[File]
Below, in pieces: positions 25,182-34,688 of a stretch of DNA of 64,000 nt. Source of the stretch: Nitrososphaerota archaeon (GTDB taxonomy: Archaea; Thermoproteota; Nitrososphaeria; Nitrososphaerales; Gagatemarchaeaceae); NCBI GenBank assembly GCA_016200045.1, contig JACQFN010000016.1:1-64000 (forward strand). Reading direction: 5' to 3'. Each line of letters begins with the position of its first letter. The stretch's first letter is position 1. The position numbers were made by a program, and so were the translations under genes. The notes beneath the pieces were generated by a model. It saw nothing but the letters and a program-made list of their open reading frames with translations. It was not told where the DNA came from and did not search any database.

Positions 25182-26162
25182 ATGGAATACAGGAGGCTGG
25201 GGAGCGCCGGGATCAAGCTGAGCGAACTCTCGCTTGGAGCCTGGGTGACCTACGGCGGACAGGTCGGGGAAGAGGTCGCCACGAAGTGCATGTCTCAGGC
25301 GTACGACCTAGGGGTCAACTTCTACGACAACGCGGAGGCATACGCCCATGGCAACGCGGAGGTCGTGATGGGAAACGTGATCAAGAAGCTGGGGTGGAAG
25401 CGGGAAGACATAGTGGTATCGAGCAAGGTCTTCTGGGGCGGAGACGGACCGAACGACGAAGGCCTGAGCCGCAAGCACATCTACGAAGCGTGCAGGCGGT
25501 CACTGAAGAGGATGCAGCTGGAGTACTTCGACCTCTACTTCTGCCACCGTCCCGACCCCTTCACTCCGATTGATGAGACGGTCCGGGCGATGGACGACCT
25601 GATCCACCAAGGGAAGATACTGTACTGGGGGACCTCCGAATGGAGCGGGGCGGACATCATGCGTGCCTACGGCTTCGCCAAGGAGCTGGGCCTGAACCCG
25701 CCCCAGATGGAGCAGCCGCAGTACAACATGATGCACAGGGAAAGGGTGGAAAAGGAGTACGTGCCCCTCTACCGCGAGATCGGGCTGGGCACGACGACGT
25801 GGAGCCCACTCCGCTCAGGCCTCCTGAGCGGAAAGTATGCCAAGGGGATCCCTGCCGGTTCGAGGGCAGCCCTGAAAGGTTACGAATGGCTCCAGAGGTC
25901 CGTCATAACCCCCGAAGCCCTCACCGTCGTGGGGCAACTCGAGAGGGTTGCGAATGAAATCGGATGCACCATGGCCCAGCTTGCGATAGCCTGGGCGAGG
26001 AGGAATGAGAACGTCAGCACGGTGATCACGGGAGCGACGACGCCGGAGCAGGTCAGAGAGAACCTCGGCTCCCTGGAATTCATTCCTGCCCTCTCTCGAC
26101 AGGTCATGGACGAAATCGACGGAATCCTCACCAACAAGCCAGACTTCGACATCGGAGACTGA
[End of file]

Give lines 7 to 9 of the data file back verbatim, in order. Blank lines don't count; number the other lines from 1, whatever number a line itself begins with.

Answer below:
25501 CACTGAAGAGGATGCAGCTGGAGTACTTCGACCTCTACTTCTGCCACCGTCCCGACCCCTTCACTCCGATTGATGAGACGGTCCGGGCGATGGACGACCT
25601 GATCCACCAAGGGAAGATACTGTACTGGGGGACCTCCGAATGGAGCGGGGCGGACATCATGCGTGCCTACGGCTTCGCCAAGGAGCTGGGCCTGAACCCG
25701 CCCCAGATGGAGCAGCCGCAGTACAACATGATGCACAGGGAAAGGGTGGAAAAGGAGTACGTGCCCCTCTACCGCGAGATCGGGCTGGGCACGACGACGT